US Syria envoy urges rebels in letter to accept truce deal
The US special envoy to Syria on Saturday appealed to rebels to commit to a landmark ceasefire deal brokered by Washington and Moscow, according to a letter seen by AFP.
In the letter written in Arabic to "the armed Syrian opposition factions," Washington's special envoy for Syria Michael Ratney said the truce deal is the "best way" to save lives.
"We believe this truce can be more effective than its predecessor because it can halt Syrian air strikes on civilians and the opposition," Ratney wrote.
"More importantly, we want to get a confirmation from you that you are ready to commit to this agreement," he added, without identifying the rebel groups.
Syria's government has approved the deal, according to state news agency SANA, while the main opposition grouping - the High Negotiations Committee - has been more cautious.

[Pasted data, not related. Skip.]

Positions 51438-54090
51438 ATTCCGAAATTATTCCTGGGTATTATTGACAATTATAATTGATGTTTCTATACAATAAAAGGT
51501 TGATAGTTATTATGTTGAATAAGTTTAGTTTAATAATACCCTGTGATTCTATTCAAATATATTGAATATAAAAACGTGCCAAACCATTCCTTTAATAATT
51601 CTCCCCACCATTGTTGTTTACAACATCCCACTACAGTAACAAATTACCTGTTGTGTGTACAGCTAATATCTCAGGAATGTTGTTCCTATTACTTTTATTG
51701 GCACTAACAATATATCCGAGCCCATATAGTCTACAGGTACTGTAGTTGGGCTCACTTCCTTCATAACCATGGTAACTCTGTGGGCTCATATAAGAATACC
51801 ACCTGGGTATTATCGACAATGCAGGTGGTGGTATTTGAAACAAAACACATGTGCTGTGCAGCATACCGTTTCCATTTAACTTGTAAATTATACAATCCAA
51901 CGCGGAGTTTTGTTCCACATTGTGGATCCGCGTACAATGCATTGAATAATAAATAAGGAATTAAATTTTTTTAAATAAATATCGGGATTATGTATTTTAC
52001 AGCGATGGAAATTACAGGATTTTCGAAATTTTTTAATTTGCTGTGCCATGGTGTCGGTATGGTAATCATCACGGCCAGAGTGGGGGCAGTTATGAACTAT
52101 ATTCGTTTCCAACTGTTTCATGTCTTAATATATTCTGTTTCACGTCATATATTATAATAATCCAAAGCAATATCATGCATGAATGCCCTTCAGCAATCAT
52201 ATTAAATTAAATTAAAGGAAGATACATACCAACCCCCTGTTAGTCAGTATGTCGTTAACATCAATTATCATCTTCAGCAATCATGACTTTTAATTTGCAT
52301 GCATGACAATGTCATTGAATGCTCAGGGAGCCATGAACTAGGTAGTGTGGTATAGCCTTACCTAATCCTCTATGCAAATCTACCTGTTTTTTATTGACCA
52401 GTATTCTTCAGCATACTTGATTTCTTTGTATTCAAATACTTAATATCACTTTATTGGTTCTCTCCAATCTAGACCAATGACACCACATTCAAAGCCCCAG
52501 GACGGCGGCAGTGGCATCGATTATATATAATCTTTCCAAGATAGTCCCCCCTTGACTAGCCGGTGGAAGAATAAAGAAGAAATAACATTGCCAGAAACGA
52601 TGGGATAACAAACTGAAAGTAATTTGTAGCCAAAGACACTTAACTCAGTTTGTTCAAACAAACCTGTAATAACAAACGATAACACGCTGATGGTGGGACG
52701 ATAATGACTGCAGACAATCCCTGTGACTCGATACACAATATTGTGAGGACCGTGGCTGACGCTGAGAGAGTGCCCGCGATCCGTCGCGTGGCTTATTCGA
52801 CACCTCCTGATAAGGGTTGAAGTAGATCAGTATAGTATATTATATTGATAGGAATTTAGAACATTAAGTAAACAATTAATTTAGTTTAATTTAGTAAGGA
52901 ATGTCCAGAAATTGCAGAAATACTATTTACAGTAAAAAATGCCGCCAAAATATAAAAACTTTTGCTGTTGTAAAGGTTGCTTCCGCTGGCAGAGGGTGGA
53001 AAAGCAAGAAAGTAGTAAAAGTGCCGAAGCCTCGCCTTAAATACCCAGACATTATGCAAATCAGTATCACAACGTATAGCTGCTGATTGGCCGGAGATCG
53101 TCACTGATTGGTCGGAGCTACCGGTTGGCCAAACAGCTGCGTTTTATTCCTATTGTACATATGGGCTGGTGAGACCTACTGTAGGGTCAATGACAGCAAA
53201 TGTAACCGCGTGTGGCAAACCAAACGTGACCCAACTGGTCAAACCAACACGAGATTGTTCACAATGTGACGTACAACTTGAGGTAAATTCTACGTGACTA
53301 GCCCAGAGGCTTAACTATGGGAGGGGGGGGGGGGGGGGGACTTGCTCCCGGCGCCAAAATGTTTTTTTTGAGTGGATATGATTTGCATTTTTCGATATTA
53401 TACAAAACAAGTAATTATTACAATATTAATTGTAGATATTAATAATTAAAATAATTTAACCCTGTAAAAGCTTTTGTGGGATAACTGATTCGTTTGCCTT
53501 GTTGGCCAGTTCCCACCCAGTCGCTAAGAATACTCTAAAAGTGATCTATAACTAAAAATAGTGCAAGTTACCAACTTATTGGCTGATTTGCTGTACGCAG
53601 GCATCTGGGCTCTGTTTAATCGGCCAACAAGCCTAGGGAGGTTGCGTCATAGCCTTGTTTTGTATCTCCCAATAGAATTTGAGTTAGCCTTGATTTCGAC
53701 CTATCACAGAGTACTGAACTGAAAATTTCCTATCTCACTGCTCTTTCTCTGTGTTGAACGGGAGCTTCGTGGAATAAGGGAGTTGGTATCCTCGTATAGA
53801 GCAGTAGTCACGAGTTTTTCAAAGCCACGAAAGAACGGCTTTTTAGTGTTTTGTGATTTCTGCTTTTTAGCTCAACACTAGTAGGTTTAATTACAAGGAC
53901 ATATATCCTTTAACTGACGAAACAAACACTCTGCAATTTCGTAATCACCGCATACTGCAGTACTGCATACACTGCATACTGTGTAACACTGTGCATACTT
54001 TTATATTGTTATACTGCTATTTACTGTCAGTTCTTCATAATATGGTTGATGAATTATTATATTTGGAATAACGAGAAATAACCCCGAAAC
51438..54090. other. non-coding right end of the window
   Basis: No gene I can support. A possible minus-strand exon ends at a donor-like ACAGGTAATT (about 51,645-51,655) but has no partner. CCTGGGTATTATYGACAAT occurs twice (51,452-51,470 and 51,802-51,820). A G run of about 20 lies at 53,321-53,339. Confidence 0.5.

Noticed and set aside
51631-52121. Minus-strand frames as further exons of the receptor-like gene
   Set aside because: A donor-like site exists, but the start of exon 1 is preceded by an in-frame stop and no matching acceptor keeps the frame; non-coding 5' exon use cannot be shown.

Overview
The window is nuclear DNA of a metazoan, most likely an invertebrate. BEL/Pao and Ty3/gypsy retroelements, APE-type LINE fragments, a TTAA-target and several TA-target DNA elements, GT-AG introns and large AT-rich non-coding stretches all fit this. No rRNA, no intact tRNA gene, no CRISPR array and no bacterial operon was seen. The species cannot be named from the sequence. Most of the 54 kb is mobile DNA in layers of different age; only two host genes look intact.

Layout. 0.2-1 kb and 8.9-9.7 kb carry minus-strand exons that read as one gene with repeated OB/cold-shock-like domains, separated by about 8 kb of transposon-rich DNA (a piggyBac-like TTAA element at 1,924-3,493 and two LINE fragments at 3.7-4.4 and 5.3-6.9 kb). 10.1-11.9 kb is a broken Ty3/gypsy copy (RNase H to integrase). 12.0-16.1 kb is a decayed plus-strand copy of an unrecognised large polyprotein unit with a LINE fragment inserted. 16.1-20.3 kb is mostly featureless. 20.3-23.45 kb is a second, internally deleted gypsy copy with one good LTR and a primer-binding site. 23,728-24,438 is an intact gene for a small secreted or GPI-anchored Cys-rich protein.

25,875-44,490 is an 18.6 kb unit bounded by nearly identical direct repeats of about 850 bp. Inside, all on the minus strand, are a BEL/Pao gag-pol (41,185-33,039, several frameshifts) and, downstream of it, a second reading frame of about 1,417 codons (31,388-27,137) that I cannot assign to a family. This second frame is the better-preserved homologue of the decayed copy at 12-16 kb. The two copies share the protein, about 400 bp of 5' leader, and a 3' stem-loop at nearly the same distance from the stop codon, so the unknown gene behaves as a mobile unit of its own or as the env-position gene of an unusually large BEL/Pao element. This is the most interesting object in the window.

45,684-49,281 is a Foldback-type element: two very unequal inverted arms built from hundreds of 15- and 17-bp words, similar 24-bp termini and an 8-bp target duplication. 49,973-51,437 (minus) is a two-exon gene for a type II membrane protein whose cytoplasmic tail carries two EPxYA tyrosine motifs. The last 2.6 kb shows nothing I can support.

In a series of tweets, HNC spokesman Salem al-Meslet said his group had yet to receive a copy of the agreement. "We saw the agreement via the media - we must receive an official copy," Meslet said.
The truce deal negotiated by US Secretary of State John Kerry and Russian Foreign Minister Sergei Lavrov is set to enter into force on Monday, the first day of the Muslim feast of Eid al-Adha.
The letter specifies that fighting should halt at 7pm Damascus time (1600 GMT) on Monday, and that the initial ceasefire is to last 48 hours.
"After that, if it persists to the satisfaction of the United States and Russia, it will be extended to an agreed-upon period," Ratney wrote.
Any violations would be dealt with "based on the original truce agreement" reached in late February.
That truce - also brokered by Moscow and Washington - saw violence drop markedly across the country but frayed after several weeks.
Rebels and government forces at the time could report truce violations to a monitoring centre managed by Russia in the Hmeimim military base in coastal Syria, or to the US.
Lavrov and Kerry announced the deal late on Friday after completing marathon talks in Geneva.